Wednesday, July 7, 2010

Songs We Don’t Mean

Every week the church sings an average of fourteen songs in our worship services and Bible study hours. Each congregation usually seems to have their own “playlist” of songs they sing. Each song leader seems to have his own songs that we can expect to sing when his turn to lead the Lord’s people in song comes up. Of course, this usually leads to a lot of the same songs being sung over and over. There is not a thing wrong with this, but it can lead to some dangerous outcomes. Sometimes we become so use to singing the same songs over and over that we become apathetic to their meanings. Unfortunately for some, this attitude doesn’t need to come about by growing tired of what we sing, it just comes naturally for some to sing without any actually feeling, thought or concern for what is being sung.

Maybe we sing songs we don’t mean about working for the Lord. A popular song speaks specifically about this titled, “I Want to be a Worker.” This song is just about that, wanting to a worker for the Lord in His vineyard. The lyrics talk about wanting to work in the vineyard every day. What about the song, “We’ll Work Till Jesus Comes?” That isn’t to say that we don’t make time for our families or to get the proper physical rest we need, but it does speak about the attitude that one should have. We should be always ready and willing to do the work of the Lord. Whenever the opportunity arises, or whenever we can make an opportunity, we should be ready to take hold if it. Singing these should remind us of the pledge we made to God and Christ. We became servants of Him and made a voluntary promise to fulfill His will. Let us not sing this song with an unwillingness to work and to serve the risen savior.

Sometimes we sing songs of the comfort found in God and the brethren. The song, “He Whispers Sweet Peace to Me” is often sung. It describes a time where one is confused, and lonely, and facing a hard situation in which their faith is tested, yet in the midst of it, the singer turns to Christ and His word for sweet peace that brings comfort. Consider the song “The Great Physician” which describes the ability of Christ to comfort us and heal our soul and spirit. The song “Blest Be the Ties that Bind” is a song that reminds us of the comfort we have through our fellow Christians, and the support we have from them. We have many songs that remind us of the comfort that we have as Christians and the source of that comfort. Do we sing these songs knowing and leaning on the comfort and consolation of Christ, or do we sing them while leaning upon earthly things and temporary comforts?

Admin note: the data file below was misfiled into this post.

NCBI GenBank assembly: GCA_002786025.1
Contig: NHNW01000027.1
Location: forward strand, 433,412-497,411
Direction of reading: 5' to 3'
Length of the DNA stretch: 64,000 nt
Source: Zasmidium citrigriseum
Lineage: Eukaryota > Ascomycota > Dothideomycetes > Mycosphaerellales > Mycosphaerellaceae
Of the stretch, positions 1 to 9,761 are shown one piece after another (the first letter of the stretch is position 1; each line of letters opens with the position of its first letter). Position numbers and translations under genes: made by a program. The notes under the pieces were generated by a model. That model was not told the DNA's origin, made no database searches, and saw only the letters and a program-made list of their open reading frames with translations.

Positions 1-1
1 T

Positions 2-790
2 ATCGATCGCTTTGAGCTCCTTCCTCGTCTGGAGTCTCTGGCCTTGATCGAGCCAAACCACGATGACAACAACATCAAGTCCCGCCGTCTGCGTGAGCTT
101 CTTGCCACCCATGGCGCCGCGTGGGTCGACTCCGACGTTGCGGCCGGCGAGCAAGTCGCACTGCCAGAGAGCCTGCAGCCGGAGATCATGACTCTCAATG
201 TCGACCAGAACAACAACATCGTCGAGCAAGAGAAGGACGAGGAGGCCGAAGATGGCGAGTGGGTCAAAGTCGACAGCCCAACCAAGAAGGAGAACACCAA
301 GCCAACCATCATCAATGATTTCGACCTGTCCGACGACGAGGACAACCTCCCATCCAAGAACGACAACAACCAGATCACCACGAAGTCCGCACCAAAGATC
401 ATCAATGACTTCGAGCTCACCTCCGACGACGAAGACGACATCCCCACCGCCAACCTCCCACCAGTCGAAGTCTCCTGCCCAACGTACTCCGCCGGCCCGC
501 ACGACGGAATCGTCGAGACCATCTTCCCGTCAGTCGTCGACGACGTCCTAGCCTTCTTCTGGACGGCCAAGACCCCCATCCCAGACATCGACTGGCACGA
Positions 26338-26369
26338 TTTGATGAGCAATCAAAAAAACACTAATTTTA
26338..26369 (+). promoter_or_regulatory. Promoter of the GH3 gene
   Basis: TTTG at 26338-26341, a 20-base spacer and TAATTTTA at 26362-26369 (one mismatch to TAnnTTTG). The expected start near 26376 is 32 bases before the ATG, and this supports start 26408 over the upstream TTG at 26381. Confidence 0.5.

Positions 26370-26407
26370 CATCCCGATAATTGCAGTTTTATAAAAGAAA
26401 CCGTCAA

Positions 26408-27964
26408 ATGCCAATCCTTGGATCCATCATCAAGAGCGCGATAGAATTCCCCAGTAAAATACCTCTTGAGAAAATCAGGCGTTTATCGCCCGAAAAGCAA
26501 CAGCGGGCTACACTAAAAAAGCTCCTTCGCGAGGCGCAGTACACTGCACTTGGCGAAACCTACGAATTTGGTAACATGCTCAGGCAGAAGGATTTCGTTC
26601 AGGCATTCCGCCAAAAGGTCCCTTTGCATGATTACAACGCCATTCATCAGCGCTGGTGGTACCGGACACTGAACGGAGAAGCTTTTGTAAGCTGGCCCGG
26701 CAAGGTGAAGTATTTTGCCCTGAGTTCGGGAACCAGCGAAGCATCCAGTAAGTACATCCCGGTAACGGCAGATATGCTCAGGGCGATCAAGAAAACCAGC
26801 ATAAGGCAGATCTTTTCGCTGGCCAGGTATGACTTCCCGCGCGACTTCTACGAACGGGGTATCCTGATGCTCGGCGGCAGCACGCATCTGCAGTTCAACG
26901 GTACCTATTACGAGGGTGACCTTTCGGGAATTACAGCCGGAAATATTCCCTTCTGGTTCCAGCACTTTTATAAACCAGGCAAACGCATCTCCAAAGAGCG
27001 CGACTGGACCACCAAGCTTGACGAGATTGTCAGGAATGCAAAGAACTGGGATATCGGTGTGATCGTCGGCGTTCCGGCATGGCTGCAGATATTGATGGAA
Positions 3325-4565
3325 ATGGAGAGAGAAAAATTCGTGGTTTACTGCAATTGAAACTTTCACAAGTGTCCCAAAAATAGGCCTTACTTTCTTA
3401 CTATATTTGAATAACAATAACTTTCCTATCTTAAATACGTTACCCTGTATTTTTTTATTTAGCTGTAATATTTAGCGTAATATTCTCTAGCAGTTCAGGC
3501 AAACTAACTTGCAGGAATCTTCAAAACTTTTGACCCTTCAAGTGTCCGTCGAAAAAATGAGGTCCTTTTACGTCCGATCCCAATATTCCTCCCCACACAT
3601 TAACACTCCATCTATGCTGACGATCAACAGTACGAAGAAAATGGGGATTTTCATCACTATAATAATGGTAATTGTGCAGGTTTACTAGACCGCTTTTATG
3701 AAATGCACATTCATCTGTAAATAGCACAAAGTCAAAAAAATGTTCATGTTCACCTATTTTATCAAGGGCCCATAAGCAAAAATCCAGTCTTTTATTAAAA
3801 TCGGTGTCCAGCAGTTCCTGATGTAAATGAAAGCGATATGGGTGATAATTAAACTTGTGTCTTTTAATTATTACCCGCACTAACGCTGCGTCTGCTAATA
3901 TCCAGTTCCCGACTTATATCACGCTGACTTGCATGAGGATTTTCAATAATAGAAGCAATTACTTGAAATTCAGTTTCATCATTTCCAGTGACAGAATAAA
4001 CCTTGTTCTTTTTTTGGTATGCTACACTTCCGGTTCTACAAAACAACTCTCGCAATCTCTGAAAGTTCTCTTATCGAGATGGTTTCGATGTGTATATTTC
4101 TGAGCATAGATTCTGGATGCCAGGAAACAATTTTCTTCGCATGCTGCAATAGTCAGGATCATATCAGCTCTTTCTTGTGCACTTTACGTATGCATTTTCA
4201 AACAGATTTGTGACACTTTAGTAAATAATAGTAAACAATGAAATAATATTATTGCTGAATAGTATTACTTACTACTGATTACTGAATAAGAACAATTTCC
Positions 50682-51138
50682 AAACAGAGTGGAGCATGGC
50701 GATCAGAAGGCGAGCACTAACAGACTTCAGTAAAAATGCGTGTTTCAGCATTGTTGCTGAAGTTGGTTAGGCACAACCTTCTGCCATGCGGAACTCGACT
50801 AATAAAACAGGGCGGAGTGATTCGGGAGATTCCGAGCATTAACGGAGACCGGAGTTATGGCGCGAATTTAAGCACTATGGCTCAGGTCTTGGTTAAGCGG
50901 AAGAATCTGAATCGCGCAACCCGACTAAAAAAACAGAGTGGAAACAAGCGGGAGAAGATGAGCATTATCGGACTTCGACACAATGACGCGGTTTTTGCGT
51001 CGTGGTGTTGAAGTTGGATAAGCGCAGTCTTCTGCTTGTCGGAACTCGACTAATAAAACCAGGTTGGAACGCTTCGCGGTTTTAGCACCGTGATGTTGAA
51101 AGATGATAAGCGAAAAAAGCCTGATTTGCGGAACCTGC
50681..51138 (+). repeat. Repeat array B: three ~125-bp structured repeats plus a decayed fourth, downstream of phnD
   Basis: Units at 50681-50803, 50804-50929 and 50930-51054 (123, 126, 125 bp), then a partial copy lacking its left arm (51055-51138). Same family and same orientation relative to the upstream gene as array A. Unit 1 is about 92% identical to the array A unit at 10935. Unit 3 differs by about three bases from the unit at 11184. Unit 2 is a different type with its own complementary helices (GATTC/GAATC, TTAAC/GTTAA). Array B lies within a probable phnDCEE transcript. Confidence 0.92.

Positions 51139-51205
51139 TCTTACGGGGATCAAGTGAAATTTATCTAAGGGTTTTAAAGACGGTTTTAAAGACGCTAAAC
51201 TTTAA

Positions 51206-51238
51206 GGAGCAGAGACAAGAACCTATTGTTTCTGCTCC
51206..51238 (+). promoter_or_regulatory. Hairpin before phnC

Finally, what about the songs before the other parts of our worship? When we sing a song about prayer, before a prayer, do we take that time to focus on the meaning and purpose of prayer? Do we do the same with songs before the Lord’s Supper or songs before the sermon? These songs that we sing ought to help focus our mind on that in which we are about to take part. We sing “Up From the Grave He Arose” but are we focusing on His death and resurrection? Maybe we sing “Sweet Hour of Prayer” but prepare in no way to go before the throne of God. Maybe we sing “Give Me the Bible” before a sermon, but in reality it’s the last thing we want to hear.

Christian’s do not sing just to pass the time, but to give praise to God, and to teach and edify one another. Let us make sure that when we sing, we mean what we say.

1 comment:

  1. Good article. I've been singing these songs my whole life and sometimes it is hard to focus on what they actually say instead of just singing the words. I think it just becomes routine and you forget about the meaning. It's something I've been focusing on more. Thanks for the reminder!